The goal through this research is to understand the effects of the COVID-19 pandemic on recreation industry dependent counties in the United States. The two primary research questions of this study are: 1) Is the COVID-19 pandemic associated with elevated rates of material hardship in recreation industry dependent counties as compared to the nation as a whole? and 2) Is the COVID-19 pandemic associated with depressed hours and earnings in recreation dependent counties as compared to the nation as a whole? This research will give policymakers a better understanding of the place-based impacts of the COVID recession on recreation industry dependent counties and inform place-based policymaking to support communities that were disproportionately economically impacted by the pandemic.

Intergenerational Cycles of Poverty
Davis Daumler, PhD Candidate, Department of Sociology; Predoctoral Trainee, Population Studies Center, Institute for Social Research

This project will include two papers on intergenerational poverty. The first paper examines why early-childhood poverty generates the largest gaps in adult outcomes. The findings suggest that cumulative disadvantage processes, rather than age-specific explanations, offer a competing theory for the outsize consequences of early-life poverty. Therefore, reducing children’s cumulative rates of poverty is critical for breaking the intergenerational cycle of poverty. The second paper, coauthored with professor Fabian Pfeffer, examines the multigenerational associations of poverty across three generations of families. This study will be the first to establish the rate of “third-generation poverty.” By identifying the sources of multigenerational poverty, the paper has significant merit for policymakers and poverty scholars, especially for reducing poverty—and targeting people at the highest risk of experiencing multigenerational poverty.



New website answers Michiganders’ questions about expanded Child Tax Credit

Contact: Lauren Slagter, 734-929-8027,

ANN ARBOR — A new website from Poverty Solutions at the University of Michigan offers step-by-step guidance for parents to ensure they receive the expanded Child Tax Credit, which is worth up to $3,600 per child, per year. 

The American Rescue Plan Act of 2021 increased the Child Tax Credit to $3,600 per year for children under 6 years old and $3,000 per year for children 6-17 years old. That means a single parent with a 4 year old and 7 year old would receive $6,600. The tax credit does not count as additional income that could affect eligibility for public assistance. The expanded Child Tax Credit will be paid out in regular payments rather than once a year, with monthly payments from the IRS of $250-$300 per child expected to start in July. 

The first step to receive the tax credit is to file taxes for 2020, and the tax filing deadline is extended to May 17 this year. Parents of children under 18 may be eligible to receive this money, even if they have not previously filed taxes and have low or no earnings. Visit the Child Tax Credit: What You Need to Know website to learn more about eligibility for the expanded tax credit and see answers to frequently asked questions.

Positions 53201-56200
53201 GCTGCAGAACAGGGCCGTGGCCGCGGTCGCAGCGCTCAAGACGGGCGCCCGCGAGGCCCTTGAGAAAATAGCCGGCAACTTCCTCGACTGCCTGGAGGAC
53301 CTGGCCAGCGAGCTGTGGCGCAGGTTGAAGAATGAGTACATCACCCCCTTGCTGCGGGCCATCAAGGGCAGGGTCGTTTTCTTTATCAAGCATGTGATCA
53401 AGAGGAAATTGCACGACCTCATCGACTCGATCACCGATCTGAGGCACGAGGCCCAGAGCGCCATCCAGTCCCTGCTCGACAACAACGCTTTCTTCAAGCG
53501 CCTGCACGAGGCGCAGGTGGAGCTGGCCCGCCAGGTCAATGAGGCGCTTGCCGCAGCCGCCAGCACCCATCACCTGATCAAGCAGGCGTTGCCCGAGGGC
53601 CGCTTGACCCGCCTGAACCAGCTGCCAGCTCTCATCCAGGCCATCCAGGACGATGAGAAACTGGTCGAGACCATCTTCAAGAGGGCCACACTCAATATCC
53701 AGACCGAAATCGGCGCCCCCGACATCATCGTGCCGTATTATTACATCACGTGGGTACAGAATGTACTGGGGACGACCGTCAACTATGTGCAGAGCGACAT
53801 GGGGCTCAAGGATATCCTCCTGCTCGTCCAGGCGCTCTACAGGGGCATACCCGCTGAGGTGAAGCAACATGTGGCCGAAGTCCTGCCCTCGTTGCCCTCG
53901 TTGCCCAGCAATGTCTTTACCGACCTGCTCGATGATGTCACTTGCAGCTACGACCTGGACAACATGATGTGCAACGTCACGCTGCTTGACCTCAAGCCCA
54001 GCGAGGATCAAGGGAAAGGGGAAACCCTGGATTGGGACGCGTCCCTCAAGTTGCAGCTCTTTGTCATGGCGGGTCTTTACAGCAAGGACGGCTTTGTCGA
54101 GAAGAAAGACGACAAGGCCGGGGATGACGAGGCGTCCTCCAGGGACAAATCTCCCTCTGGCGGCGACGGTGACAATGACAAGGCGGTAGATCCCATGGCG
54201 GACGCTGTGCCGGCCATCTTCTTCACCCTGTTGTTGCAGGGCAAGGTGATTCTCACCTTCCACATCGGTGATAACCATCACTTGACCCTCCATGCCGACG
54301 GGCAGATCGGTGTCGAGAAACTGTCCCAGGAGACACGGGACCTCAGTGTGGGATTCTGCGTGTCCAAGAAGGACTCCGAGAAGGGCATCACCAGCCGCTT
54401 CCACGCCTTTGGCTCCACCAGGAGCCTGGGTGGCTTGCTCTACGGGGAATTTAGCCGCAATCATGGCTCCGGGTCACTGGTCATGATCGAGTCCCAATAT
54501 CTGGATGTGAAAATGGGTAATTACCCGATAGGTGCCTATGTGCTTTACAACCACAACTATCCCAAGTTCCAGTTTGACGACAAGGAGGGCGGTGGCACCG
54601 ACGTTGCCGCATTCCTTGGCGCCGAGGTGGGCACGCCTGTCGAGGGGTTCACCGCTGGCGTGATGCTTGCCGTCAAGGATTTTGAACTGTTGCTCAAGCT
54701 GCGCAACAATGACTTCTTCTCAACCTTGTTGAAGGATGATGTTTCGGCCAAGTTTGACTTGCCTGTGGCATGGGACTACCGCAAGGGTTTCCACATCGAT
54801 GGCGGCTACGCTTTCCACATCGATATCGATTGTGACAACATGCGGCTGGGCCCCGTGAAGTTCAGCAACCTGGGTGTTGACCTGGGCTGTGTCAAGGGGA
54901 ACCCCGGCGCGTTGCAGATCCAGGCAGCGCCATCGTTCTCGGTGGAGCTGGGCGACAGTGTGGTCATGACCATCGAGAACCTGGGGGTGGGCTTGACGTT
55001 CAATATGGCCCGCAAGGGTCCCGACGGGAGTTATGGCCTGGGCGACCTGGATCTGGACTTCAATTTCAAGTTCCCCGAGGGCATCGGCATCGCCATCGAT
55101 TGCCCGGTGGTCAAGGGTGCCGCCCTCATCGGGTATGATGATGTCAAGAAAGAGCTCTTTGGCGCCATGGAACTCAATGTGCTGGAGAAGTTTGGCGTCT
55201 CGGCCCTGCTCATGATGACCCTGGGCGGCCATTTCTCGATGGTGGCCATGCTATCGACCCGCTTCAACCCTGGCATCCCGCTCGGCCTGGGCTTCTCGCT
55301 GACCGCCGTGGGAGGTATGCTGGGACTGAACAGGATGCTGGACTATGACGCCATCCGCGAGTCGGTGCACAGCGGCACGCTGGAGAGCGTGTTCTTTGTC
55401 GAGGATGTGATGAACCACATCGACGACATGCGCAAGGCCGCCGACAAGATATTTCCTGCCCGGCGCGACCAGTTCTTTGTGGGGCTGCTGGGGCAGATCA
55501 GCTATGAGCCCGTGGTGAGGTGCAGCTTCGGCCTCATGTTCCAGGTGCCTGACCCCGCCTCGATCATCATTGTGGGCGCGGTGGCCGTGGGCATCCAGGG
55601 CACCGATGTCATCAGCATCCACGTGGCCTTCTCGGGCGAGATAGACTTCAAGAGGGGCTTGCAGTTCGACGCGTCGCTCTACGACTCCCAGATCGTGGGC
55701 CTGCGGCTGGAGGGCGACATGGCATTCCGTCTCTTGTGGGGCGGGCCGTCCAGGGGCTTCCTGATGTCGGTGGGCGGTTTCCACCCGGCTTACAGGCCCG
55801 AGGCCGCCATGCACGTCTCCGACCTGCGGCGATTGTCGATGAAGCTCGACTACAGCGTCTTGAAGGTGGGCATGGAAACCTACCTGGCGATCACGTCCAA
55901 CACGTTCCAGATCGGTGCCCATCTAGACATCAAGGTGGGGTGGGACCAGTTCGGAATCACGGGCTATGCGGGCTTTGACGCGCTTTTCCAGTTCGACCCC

A recent survey of more than 10,000 households with low incomes, fielded by Propel in partnership with Poverty Solutions, shows the need for user-focused information on how to access the expanded Child Tax Credit. Propel runs a smartphone application used by people who receive food assistance, and less than half of those surveyed know about the Child Tax Credit and feel like they understand it. Families who are aware of it and understand it call it life changing. 

“The expanded Child Tax Credit provides significant support for families and promises to lift millions of children out of poverty. The Child Tax Credit: What You Need to Know website aims to provide clear information that parents and service providers can use to make sure families receive this money,” said Afton Branche-Wilson, assistant director of community initiatives at Poverty Solutions at U-M.

This new model for the Child Tax Credit moves the U.S. closer to a universal child allowance, similar to what is offered in the United Kingdom and Canada. A universal child allowance provides monthly cash support to all families with children, whereas the Child Tax Credit previously used in the U.S. was paid in an annual lump sum and families with no earnings were not eligible. 

“Raising kids is expensive. We know that many families face challenges covering the costs of rent, utilities, child care, and food on a monthly basis, and the flexibility that a child benefit like this provides can enable them to use the money in the ways they view as most important in raising their families,” said Poverty Solutions Faculty Director H. Luke Shaefer, who is the Hermann and Amalie Kohn Professor of Social Justice and Social Policy and associate dean for research and policy engagement at U-M’s Gerald R. Ford School of Public Policy. 

In this episode of Michigan Minds, Luke Shaefer explains the Child Tax Credit in President Biden’s stimulus plan and how the University of Michigan is helping families navigate the process through the Poverty Solutions presidential initiative.

Shaefer is among a group of poverty scholars who have contributed significant research on the potential for an expanded child tax credit that follows the design of a child allowance to reduce child poverty rates in the U.S. Recent estimates from Columbia University’s poverty center find that this expanded Child Tax Credit will reduce child poverty by 45% overall, by 52% among Black children, by 62% among Native American children, and effectively eliminate the most extreme forms of child poverty, such as Shaefer wrote about in his book co-authored with Kathryn Edin, $2.00 a Day: Living on Almost Nothing in America.

“The American Rescue Plan is the boldest vision for fighting child poverty in the U.S. in at least 50 years,” Shaefer said. “Research shows if we can intervene while kids are young, it’s going to pay dividends in terms of higher academic performance, lower engagement with the criminal justice system, and higher earnings over a lifetime.” 

However, this expansion of the Child Tax Credit is temporary; the American Rescue Plan puts it in effect for one year. Shaefer said it is important to document and analyze how the expanded Child Tax Credit affects families’ experience of material hardship in the coming year in order to inform debates about permanently offering the benefit. 

“A permanent child allowance would provide a base level of support for middle-class and low-income families to rely on, and it would create a stronger safety net for our country,” Shaefer said. “We are better off as a society if we invest in our kids.”


Child Tax Credit: What You Need to Know factsheet (also in Arabic, Bengali and Spanish)

Listening to SNAP Participants to Improve Access to Expanded Child Tax Credit (policy brief)

Coronavirus Stimulus Payments website

Michigan COVID-19 Pandemic Resource Guide

Trends in Hardship and Mental Health in the United States at the end of 2020 (policy brief)